Halliburton admired English poet Rupert Brooke (1887–1915), whose Apollonian beauty and patriotic verse captivated a generation. Serving his country in World War I, Brooke died of a fever on his way to Gallipoli, and was buried on the Greek island of Skyros. The legend of the poet who perished in his prime grew, and he became one of the most heavily anthologised of the World War I poets. Brooke was bisexual and became infatuated several times, and the end of one of these affairs caused him to leave England to travel around the world. He settled for a time in the South Seas and "went native" to some extent; he documented parts of this trip with columns published in the Westminster Gazette. These elements—celebrity, travel writing, the beauty of youth, covert sexuality—would explain Halliburton's desire to know more of Brooke. Halliburton intended to write his biography and kept ample notes for the task, interviewing in person or corresponding with prominent British literary and salon figures who had known Brooke, including Lady Violet Asquith Bonham-Carter, Walter de la Mare, Cathleen Nesbitt, Noel Olivier, Alec Waugh, and Virginia Woolf. Halliburton never began the book, but his notes were used by Arthur Springer to write Red Wine of Youth—A Biography of Rupert Brooke (New York: Bobbs-Merrill, 1952).[20]

Halliburton wrote over a thousand letters to his parents. Bobbs-Merrill published (1940) a selection which his father had edited, as Richard Halliburton: His Story of His Life's Adventure As Told to His Mother and Father.

Legacy[edit]

Publisher James O'Reilly, who reissued The Royal Road to Romance to celebrate the centenary of Halliburton's birth, characterizes him thus: "From the Jazz Age through the Great Depression to the eve of World War II, he thrilled an entire generation of readers." He was "clever, resourceful, undaunted, cheerful in the face of dreadful odds, ever-optimistic about the world and the people around him, always scheming about his next adventure."[21] He notes that Halliburton's "manhood spanned the brief interval between the two World Wars" and acclaims him as a "spokesman for the youth of a generation."[21]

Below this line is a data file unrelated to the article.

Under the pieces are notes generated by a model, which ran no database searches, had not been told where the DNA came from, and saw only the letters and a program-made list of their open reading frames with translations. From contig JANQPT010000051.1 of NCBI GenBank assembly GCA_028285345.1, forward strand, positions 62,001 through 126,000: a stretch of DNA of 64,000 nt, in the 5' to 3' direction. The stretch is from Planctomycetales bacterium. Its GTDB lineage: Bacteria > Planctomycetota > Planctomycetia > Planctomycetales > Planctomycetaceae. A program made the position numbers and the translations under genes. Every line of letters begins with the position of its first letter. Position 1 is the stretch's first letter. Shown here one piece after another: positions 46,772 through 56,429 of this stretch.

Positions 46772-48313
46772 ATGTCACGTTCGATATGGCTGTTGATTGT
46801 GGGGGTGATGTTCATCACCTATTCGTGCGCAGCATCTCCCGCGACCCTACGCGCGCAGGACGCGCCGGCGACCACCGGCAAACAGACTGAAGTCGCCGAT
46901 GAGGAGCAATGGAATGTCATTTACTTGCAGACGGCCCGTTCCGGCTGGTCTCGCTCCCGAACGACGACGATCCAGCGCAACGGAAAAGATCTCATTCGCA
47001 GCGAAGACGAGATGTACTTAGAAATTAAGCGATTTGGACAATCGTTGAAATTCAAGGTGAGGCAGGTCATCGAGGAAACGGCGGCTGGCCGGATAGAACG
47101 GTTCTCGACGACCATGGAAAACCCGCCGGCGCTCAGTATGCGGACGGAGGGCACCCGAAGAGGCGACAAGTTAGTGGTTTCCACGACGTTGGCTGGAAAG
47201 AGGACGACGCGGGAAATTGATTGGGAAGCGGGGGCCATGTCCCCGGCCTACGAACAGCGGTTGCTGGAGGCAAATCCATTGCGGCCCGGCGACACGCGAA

Halliburton wanted to be remembered as the most-traveled man who had ever lived. He was influenced by great travelers and travel writers such as Burton Holmes (1870–1958), creator of the travel lecture film, and Harry A. Franck (1881–1962); they may have out-miled him, but both men had a generation's headstart on him, and both substantially outlived him. In his day he had few rivals, though Eugene Wright (The Great Horn Spoon) and Martin and Osa Johnson (Safari) could as equally captivate.

Halliburton influenced his contemporaries Thomas Wolfe, F. Scott Fitzgerald, Corey Ford and Ernest Hemingway. Writers Paul Theroux and Susan Sontag, among others, have offered debts of gratitude for his influence on their work. As the writer of a succession of bestsellers, and as a popular lecturer, Halliburton figured prominently in educating several generations of young Americans in the rudiments of geography, history and culture, especially through his two Books of Marvels,[22] re-issued in one volume after his death.

Two structures commemorate Halliburton: Hangover House in Laguna Beach, California, and the Memorial Tower at Rhodes College in Memphis, Tennessee. Architecture historian and writer Ted Wells considers Hangover House, which Halliburton commissioned, one of the "best modern houses in the United States".[23] Nearly a quarter century after Halliburton's disappearance, his father donated $400,000 to build an imposing bell tower. It was dedicated in 1962 as the Richard Halliburton Memorial Tower, and the elder man died the following year at age 95.